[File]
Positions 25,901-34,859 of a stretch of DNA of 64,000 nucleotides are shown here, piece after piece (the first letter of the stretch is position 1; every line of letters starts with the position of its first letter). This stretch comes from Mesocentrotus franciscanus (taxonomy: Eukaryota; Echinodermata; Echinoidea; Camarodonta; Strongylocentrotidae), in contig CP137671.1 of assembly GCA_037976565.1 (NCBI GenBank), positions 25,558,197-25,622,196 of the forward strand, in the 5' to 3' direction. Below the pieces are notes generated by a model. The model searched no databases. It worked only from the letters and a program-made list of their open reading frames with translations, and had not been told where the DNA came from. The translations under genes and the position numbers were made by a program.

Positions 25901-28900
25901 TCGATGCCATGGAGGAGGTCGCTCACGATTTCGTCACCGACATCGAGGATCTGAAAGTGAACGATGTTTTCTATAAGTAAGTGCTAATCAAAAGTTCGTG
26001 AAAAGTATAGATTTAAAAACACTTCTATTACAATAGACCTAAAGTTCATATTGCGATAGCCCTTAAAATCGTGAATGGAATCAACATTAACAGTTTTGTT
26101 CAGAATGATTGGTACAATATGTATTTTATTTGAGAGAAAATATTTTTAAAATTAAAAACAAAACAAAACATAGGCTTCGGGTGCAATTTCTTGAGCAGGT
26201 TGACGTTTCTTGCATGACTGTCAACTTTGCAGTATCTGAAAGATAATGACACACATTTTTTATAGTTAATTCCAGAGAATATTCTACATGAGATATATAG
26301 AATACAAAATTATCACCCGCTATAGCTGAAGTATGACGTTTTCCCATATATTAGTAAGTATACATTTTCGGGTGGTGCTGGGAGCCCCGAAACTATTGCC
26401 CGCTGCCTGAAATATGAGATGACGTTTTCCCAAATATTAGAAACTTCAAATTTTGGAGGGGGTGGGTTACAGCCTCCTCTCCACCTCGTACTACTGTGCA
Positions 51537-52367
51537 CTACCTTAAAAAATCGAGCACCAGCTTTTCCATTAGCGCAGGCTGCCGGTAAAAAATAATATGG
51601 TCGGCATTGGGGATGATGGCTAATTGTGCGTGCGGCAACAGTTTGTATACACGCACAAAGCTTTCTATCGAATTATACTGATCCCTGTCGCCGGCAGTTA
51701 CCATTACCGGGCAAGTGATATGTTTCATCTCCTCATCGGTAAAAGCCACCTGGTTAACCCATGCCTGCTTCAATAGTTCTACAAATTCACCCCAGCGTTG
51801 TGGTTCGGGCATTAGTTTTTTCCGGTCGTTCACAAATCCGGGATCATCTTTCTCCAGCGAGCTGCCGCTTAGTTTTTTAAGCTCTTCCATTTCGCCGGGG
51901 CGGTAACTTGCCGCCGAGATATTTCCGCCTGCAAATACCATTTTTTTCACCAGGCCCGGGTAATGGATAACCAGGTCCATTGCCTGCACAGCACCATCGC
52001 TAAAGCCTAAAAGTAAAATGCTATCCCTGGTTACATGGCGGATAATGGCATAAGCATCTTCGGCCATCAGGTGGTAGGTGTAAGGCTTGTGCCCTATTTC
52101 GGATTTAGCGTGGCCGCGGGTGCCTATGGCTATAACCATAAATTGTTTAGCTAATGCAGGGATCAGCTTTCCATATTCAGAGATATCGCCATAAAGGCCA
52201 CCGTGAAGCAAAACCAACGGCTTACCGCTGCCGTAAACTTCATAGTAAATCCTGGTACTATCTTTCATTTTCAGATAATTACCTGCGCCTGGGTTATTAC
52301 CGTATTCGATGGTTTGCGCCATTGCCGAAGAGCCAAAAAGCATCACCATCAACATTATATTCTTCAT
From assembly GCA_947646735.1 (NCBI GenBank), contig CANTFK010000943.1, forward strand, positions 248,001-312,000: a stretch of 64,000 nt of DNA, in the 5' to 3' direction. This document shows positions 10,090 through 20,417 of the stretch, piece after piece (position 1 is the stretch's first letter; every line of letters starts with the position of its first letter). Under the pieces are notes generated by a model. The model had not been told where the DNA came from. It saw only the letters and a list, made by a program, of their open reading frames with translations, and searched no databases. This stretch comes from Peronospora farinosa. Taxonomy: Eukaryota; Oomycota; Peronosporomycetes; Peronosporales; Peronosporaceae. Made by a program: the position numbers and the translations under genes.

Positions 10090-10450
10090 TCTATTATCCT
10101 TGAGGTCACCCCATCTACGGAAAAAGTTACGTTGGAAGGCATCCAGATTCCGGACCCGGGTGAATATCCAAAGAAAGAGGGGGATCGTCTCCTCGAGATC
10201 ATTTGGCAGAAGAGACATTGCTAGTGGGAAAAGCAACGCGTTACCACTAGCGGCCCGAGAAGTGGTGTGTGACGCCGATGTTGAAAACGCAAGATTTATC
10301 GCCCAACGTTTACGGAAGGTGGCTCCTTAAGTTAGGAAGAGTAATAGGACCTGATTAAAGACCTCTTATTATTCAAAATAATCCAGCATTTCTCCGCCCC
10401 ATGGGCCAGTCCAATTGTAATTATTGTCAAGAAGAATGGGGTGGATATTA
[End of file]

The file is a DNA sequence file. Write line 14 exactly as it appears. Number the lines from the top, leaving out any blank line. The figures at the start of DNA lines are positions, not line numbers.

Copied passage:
51901 CGGTAACTTGCCGCCGAGATATTTCCGCCTGCAAATACCATTTTTTTCACCAGGCCCGGGTAATGGATAACCAGGTCCATTGCCTGCACAGCACCATCGC